Figures 1–4⇓⇓⇓⇓ show distributions of maternal and cord erythrocyte DHA and maternal AA concentrations and AA/DHA (wt %) ratios with respect to transit times. Replacement by AA of its essential fatty acid precursor, linoleic, was the most prominent feature distinguishing cord from maternal erythrocyte fatty acid profiles in both pregnancy groups.
Although we acknowledge that the complexity of human vasculature, particularly in pregnancy, cannot ever be adequately replicated in vitro, nevertheless, in this study we believe that we have shown a strong direct correlation between maternal and fetal (cord) erythrocyte deformabilities, as measured by in vitro filterability, and membrane n-3 LCPUFA content of DHA and DPA and a lesser inverse correlation with AA in the maternal circulation. We found that significant correlations in membrane LCPUFA concentrations were confined to the n-3 series. Absence of associations within the n-6 series and between n-3 and n-6 LCPUFAs may have arisen because of our estimation of membrane total phospholipid fatty acids. By combining the analysis of phospholipids rich in LCPUFAs (phosphatidylethanolamine and phosphatidylserine) with those low in (phosphatidylcholine) or devoid of (sphingomyelins and cholesterol) LCPUFAs, a reduction in assay sensitivity may have arisen. This factor may warrant a larger study involving analysis of individual membrane phospholipid fatty acids. In addition, in this work, mean maternal and cord DHA concentrations are also higher than previously reported, even in maternal populations considered to have a diet high in DHA from marine sources.14 Maternal DHA concentrations above about 7% were associated with the virtual elimination of resistance to ultrafiltration of erythrocytes (fig 1⇑), and, in the maternal circulation, correlated invariably with significant (> 0.5% of total fatty acids) membrane incorporation (data not shown) of eicosapentaenoic acid (C20:5 n-3), which is indicative of fish oil consumption. A concurrent anonymised trial involving maternal fish oil intake may have influenced these findings in some pregnancies studied.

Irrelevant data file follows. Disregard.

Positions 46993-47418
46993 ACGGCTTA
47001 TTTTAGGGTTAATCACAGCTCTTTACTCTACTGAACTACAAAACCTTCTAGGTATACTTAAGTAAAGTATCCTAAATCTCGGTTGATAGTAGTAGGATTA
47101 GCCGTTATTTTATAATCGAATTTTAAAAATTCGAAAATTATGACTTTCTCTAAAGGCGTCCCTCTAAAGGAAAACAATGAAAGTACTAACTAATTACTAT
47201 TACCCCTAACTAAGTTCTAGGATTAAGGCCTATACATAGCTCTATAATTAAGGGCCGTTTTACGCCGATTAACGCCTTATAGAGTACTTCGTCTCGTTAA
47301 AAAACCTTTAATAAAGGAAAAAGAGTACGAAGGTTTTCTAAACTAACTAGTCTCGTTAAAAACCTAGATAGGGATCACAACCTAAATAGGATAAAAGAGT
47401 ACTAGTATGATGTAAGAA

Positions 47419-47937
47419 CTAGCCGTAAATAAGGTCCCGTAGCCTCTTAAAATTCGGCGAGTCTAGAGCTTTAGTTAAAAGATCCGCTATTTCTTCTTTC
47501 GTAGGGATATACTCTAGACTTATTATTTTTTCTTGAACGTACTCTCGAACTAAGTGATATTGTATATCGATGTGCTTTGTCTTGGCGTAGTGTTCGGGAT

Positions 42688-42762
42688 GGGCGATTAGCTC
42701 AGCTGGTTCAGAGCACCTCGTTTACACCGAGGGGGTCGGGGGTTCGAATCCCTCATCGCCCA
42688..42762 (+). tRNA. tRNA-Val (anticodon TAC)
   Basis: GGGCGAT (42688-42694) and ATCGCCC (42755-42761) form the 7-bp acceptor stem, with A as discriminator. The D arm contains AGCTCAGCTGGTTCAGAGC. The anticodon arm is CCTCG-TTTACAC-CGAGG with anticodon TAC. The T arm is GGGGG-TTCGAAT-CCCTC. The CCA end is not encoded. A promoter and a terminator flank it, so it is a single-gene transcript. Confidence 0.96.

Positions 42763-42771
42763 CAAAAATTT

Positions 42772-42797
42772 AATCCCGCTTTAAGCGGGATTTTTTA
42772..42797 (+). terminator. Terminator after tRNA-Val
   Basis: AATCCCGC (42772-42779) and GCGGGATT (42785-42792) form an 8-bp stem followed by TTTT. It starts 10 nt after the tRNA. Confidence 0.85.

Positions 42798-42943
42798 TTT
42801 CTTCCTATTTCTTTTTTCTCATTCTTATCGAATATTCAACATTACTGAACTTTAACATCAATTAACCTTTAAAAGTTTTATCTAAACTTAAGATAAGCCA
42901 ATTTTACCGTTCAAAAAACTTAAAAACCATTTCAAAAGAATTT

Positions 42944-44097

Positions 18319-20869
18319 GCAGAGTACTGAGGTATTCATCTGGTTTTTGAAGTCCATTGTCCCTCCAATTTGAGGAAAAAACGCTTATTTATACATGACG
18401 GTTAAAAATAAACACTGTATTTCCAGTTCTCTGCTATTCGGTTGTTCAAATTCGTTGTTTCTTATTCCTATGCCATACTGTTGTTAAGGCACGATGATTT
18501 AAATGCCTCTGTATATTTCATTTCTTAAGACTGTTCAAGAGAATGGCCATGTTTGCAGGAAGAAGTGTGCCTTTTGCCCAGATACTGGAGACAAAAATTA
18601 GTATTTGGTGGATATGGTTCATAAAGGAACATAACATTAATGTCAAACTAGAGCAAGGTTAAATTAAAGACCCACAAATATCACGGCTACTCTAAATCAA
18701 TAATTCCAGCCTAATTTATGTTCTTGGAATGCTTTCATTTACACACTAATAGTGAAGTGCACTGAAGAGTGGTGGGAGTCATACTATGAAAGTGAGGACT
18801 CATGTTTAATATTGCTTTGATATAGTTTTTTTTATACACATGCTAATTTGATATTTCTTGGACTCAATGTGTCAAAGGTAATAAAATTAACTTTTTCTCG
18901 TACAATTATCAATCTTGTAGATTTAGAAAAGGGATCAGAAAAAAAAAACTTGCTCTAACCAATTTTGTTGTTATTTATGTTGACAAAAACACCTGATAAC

It may be that, after completion of cell differentiation and division, the mature enucleated and mitochondria free (using glucose as fuel) erythrocyte is not hindered by the genetic constraint imposed on actively replicating cells. Erythrocyte membrane incorporation of DHA and possibly AA may then be dictated more by diet than metabolic processes. In this environment a wide range of maternal erythrocyte AA/DHA (wt %) ratios was encountered, with lower ratios, tending towards unity, associated with higher membrane deformabilities (fig 4⇑).
Prenatally, the relatively high cord erythrocyte LCPUFA (DHA and AA) concentrations are attained through placental supply (at the expense of their essential fatty acid precursors) and illustrate their “biomagnification” in maternal to fetal transfer.15 Postnatally they are not sustained in the infant circulation, being replaced by their precursors, DPA and linoleic acid respectively.